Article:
“We’re gonna win, I guarantee it” was stated to a reporter out of frustration, not flamboyance as the JETS were playing against the heavily favored Baltimore Colts and the “start-up” AFL was not seen as a threat to the well established National Football League having lost the first two super bowl’s.
The promise of signing Joe Namath helped end the World Football League:
Some well known NFL players had signed with the WFL in 1974; however they could only play with the league after their NFL contracts had expired according to a court ruling.
According to [Canadian] TVS president Eddie Einhorn, the [WFL] games actually got decent ratings at first . [But] By the time of the World Bowl, the games were struggling to achieve Nielsen ratings above 2.0, and TVS found it nearly impossible to sell advertising. Despite the losses, Einhorn was actually willing to stick it out until Hemmeter announced the Winds were going to try to sign Namath. Einhorn told Hemmeter that the league had effectively bet its whole credibility on Namath coming to Chicago, and none of TVS’ affiliates would commit to broadcasting the 1975 season unless Namath signed with the Winds. When he didn’t, the WFL was left without a national television contract. The loss of such a critical revenue stream was a factor in the league’s collapse midway through the  season.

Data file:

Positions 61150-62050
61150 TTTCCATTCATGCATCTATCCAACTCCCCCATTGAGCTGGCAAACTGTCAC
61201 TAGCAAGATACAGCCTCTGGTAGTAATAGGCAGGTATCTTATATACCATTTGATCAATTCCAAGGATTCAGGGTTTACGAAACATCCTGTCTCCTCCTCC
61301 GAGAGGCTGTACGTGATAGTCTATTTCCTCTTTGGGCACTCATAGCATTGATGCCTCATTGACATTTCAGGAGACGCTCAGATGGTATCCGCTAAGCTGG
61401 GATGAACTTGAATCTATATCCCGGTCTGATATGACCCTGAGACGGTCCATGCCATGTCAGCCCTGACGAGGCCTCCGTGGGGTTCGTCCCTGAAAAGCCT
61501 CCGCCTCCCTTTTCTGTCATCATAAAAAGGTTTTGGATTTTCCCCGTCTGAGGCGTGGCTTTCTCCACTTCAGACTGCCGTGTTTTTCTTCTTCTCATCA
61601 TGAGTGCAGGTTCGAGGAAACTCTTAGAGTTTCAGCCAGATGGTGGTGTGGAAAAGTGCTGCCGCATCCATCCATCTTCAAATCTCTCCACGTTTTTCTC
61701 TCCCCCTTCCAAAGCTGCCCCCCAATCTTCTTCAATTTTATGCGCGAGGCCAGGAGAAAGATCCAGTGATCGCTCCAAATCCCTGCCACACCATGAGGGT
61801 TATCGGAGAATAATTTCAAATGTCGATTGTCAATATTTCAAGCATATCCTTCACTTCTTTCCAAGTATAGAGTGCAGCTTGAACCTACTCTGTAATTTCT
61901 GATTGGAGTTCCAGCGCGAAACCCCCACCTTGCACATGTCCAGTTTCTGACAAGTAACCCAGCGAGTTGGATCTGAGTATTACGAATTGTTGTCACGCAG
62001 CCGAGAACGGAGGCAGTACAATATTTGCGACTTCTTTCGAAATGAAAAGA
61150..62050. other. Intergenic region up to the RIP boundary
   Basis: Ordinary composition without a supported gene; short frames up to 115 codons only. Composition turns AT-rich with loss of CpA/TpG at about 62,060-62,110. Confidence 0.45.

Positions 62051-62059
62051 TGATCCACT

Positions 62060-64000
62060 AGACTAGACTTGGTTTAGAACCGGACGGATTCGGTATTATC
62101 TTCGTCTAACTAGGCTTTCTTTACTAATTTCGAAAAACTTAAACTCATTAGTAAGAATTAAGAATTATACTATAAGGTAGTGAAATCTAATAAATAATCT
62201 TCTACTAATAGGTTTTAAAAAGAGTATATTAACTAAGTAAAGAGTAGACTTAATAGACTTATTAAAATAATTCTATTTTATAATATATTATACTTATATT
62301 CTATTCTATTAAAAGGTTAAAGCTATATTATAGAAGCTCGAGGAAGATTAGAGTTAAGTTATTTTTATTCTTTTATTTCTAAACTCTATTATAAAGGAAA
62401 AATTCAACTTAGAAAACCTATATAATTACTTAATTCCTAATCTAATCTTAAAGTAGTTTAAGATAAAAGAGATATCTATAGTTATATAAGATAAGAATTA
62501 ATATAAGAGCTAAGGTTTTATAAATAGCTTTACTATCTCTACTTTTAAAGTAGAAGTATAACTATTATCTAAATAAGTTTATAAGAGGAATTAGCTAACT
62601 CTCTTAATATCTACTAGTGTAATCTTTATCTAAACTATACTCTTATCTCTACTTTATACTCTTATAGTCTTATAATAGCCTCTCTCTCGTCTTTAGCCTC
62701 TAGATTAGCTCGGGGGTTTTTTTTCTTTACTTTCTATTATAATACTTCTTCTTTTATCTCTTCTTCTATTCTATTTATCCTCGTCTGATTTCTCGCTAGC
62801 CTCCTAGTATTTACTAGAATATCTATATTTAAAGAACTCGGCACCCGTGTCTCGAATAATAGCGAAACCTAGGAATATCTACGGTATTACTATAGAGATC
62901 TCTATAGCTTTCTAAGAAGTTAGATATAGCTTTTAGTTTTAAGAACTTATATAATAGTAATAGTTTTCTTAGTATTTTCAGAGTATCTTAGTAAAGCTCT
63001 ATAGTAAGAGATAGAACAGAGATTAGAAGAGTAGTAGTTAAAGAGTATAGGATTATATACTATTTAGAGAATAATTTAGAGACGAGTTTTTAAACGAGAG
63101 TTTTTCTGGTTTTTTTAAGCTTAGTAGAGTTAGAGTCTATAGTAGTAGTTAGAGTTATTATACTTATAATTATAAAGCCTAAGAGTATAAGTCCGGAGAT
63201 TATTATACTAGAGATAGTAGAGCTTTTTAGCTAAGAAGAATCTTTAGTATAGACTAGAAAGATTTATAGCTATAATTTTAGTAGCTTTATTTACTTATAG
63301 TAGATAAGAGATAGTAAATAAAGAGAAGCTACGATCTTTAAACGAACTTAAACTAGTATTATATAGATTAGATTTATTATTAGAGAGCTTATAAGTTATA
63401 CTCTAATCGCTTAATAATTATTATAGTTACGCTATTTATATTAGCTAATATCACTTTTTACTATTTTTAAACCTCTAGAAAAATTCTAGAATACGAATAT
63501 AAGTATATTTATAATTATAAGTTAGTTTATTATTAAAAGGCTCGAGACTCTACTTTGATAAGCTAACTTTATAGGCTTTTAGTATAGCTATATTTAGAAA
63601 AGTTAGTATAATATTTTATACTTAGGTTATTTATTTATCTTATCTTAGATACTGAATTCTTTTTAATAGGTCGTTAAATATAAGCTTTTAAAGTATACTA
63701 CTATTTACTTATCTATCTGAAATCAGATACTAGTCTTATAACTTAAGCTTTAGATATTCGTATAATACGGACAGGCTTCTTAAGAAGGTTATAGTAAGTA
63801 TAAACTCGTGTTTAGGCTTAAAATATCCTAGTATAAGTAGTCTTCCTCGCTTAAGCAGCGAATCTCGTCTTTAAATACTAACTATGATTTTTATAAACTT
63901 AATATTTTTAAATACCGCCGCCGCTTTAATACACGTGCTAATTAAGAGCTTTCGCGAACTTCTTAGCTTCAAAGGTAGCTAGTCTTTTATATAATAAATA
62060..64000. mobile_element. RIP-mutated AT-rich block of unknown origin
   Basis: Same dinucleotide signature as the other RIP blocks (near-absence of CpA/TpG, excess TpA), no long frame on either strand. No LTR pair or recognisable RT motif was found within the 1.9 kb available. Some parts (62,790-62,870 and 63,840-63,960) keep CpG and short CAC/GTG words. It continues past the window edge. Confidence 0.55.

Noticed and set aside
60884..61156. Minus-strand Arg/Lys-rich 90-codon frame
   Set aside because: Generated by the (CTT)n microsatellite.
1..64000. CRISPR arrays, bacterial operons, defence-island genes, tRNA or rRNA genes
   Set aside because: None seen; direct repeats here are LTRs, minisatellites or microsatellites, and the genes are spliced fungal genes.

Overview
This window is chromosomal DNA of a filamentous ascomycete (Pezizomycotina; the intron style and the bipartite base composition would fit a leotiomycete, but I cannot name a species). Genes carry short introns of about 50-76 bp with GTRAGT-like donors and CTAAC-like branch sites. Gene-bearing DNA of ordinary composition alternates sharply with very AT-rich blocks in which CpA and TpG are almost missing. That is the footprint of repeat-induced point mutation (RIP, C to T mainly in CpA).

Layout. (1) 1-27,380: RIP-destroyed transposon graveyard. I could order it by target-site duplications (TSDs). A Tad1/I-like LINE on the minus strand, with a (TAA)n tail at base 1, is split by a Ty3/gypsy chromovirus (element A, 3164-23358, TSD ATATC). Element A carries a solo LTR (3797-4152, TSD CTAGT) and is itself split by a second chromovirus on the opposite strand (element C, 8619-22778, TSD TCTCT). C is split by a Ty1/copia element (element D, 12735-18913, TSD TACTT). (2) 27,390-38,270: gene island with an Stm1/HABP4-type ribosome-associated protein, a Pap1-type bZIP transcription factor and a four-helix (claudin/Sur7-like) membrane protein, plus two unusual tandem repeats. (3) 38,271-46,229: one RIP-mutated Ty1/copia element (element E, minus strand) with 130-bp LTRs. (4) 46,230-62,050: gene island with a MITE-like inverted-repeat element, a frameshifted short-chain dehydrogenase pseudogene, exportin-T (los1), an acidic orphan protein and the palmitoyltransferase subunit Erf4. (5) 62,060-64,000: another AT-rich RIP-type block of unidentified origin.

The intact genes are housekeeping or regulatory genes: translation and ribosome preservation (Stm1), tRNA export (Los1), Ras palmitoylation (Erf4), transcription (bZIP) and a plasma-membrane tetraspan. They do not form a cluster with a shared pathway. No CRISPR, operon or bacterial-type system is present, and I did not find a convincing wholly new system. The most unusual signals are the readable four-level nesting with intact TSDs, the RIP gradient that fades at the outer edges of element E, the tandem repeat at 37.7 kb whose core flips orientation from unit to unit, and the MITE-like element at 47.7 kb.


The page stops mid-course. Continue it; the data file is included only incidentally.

Stat of the Day:
Since 1966, the most passing yards in a game by a Jets player is 496 by Joe Namath against the Colts on Sep 24, 1972.
Top 5 Grs Pass Yds
PYds Name Date Opp
496 Joe Namath Sep 24, 1972 BalCol
481 Vinny Testaverde Dec 24, 2000 BAL
479 Ken O’Brien Sep 21, 1986 MIA
447 Richard Todd Sep 21, 1980 SF
446 Richard Todd Sep 25, 1983 LARams
Joe Namath, to this day, is regularly asked his opinion on the state of the current team. Not one to shy away from an honest personal opinion, he is often criticised by “younger” fans for doing just that – giving his opinion.
Joe maintains a relationship with the Jets and remains an ardent supporter of the team and their fans.
In 1985, Joe was inducted into the Pro Football Hall of Fame in Canton, Ohio.